How to Maximize the Sharing of a Blog Post: Part 2

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In the first part of this post, I discussed ways to encourage sharing once someone has read a post.

But before anyone shares your content from the highest hill in the twitterverse, you must convince people to read your content. This is a whole different challenge. This post will discuss best practices to put your content in play.


Again, in order for a post to be shared it must be read. There are certain things producers can do to increase the chances of visitor staying to read it:

1. Write a compelling first sentence.

Bloggers compete in the attention economy. Readers have no shortage of content to consume, but a fixed amount of time. Within this environment, you need to capture someone’s attention quickly or else they’re upwards and onwards to the other 856 blogs in their reader.

One way to do this is write a compelling first sentence that draws them in. These can take the form of a thought provoking question, brash declaration, or self-inflicting statement that foreshadows a personal anecdote (i.e. I never thought in my wildest dreams that my greatest mistake would come from something I did everyday while at my last company…).

If you can lure people in after that first sentence, you’ve supplanted yourself in the commitment realm. Just like starting a book, I believe that once a reader ventures beyond the first few sentences they feel compelled to finish an article or at least come close. After all, they’re staying for a reason – until they’ve found that golden nugget you alluded to within your title or first sentence they’ll probably stick around.

2. Highlight social proof

People are more likely to read an article if there is some indication that others have recommended it. Social media activity and comment indicators serve as a proxy to help people determine this. When I arrive on your page and see that a particular article has been retweeted by everyone and their uncle, odds are it’s for a reason; I’m more likely to honker in and stick around for awhile. Conversely, when there are no signs of anyone reading and or interacting with a post, this signals to me that the content is probably not worth my time. No one eats at restaurants with empty parking lots unless they’ve consistently had a great experience there.

You can encourage social proof by:

  • Consistently creating excellent content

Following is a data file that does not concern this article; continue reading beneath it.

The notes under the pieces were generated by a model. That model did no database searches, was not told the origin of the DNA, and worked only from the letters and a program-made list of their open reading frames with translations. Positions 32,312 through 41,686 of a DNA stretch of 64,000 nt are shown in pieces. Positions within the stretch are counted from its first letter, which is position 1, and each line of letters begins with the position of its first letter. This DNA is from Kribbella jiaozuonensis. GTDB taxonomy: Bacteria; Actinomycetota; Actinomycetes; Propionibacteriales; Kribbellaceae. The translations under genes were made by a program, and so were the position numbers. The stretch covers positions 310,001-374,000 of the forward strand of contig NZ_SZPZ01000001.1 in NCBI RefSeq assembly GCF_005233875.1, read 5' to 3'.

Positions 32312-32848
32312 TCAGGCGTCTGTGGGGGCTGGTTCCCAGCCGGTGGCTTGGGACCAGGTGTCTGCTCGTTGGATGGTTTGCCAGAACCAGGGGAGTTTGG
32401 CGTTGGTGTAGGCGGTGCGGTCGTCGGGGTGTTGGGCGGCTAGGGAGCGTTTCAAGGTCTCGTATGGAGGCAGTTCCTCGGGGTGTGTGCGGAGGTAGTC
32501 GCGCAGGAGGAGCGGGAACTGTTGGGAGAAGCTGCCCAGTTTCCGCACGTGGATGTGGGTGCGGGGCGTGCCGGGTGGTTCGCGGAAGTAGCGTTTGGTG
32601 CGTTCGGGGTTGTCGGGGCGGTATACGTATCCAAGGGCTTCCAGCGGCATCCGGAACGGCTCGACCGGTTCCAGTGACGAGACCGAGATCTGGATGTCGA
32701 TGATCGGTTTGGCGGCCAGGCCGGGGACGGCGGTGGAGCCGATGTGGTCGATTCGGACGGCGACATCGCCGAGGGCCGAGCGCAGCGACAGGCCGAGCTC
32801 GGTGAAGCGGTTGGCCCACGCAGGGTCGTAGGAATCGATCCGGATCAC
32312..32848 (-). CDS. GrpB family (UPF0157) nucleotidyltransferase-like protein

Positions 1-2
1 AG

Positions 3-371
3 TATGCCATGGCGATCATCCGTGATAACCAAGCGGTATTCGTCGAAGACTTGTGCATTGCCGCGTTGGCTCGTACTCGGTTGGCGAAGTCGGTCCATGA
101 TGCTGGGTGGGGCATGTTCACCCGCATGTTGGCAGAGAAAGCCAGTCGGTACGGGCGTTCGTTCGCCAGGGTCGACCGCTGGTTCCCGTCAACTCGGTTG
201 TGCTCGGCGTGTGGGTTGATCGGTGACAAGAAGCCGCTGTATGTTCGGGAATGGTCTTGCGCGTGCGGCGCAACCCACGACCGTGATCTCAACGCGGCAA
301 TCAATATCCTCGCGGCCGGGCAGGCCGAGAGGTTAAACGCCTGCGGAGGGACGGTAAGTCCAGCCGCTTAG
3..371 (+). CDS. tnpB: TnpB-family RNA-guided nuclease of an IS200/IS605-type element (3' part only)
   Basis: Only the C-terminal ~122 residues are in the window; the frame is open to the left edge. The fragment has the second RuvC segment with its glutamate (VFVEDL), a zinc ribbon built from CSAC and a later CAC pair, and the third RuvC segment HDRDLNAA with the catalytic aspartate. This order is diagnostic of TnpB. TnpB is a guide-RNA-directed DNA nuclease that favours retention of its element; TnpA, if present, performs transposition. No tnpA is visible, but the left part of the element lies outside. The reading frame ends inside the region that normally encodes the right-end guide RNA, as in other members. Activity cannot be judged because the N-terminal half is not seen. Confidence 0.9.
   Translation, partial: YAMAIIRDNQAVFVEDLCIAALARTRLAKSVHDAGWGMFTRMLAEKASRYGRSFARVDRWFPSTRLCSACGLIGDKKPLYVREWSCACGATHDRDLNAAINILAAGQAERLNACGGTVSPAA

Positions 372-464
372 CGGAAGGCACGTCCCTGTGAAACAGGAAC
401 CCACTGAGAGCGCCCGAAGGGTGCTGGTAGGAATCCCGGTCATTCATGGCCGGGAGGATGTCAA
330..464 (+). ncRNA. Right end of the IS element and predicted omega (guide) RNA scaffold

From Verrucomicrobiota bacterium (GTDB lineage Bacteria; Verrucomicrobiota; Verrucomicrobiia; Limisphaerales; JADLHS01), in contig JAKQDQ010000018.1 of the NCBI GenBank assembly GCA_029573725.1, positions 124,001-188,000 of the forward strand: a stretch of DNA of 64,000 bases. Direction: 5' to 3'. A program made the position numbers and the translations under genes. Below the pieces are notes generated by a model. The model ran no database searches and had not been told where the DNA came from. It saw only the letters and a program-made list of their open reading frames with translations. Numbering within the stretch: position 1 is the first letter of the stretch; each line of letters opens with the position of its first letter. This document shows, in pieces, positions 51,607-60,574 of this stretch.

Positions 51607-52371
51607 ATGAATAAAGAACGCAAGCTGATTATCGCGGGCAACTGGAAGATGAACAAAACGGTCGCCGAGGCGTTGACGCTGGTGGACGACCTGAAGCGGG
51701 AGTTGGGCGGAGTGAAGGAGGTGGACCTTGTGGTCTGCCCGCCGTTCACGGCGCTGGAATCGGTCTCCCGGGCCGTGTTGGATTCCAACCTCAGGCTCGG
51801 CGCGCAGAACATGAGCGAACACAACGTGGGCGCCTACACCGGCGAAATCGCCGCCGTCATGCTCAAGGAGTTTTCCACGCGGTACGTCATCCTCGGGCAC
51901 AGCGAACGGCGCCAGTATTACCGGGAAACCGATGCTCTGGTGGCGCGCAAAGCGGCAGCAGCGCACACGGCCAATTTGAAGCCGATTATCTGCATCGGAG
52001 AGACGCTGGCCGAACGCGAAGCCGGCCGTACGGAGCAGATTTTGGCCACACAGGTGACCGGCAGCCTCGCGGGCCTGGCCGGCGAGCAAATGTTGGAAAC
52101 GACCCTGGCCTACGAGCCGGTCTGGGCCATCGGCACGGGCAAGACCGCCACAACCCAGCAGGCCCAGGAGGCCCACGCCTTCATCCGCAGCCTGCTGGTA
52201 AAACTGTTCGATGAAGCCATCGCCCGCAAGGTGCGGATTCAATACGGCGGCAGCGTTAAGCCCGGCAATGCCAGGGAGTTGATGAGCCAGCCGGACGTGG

• Engaging in audience segmentation (see part 1)
  • Making sure social counters are displayed prominently at the top of the page
  • Encouraging interaction at the end of a post (share this, leave a comment etc)

3. Use interesting pictures early in an article

As people shuffle through their readers or tabs, they look for things that stand out. A captivating picture can be a powerful way to draw someone in.

When I see an interesting or funny picture, I find myself more compelled to investigate what this article’s all about. Pictures of a boston terrier smoking a stogie are a bit more curious than a sea of uniform text. This is especially the case when I’m scrolling through Google reader.


The big takeaway here is that just because you create great content, doesn’t mean that people are going to stick around and read it, even when they somehow reach your site. As a content producer, it’s important to understand the small nuances within that attention economy which can be molded in such a fashion that encourages people to actually read your stuff.


Most people arrive at your content by means of clicking a link. Social networks and search engines are by far the biggest referral traffic for most blogs including my own.

Maximizing the number of clicks (and potential reads -> shares) comes down to writing great copy. On most referral channels, odds are I have at least 5 links directly competing for my attention within my periphery. You need to signal to me that reading yours is going to be the best use of my time. If I’m unfamiliar with a producer, writing a compelling title or leading copy is the best way to encourage me to click through.

I try to write 10 titles for every post I write before settling on one. Why? Because I know that the title can make or break people actually reading something I just spent two hours creating. It makes sense to spend an extra two minutes in order to make sure I give myself the best opportunity to put the article in play.

I also think it’s a best practice to optimize your titles for the various channels. For search engines, the most important thing I can do is optimize my title for SEO by including my selected keywords. Before I can even worry about competing in the battle dome of a reader’s periphery, I must make sure I’m on Google’s first page. SEOing each post is an important component of this.

However, titles optimal for SEO often aren’t the type that will attract readers. What I’ll often end up doing is writing two separate titles – one for SEO purposes and one for general sharing. I use a wordpress plugin called Yoast SEO to accomplish this.

This should paint a complete picture of the content funnel. Maximizing the distribution of your content starts with the click and ends with a share, but is affected by many small nuances along the way. Those who understand and take advantage of these will yield the most fruits from their labor.

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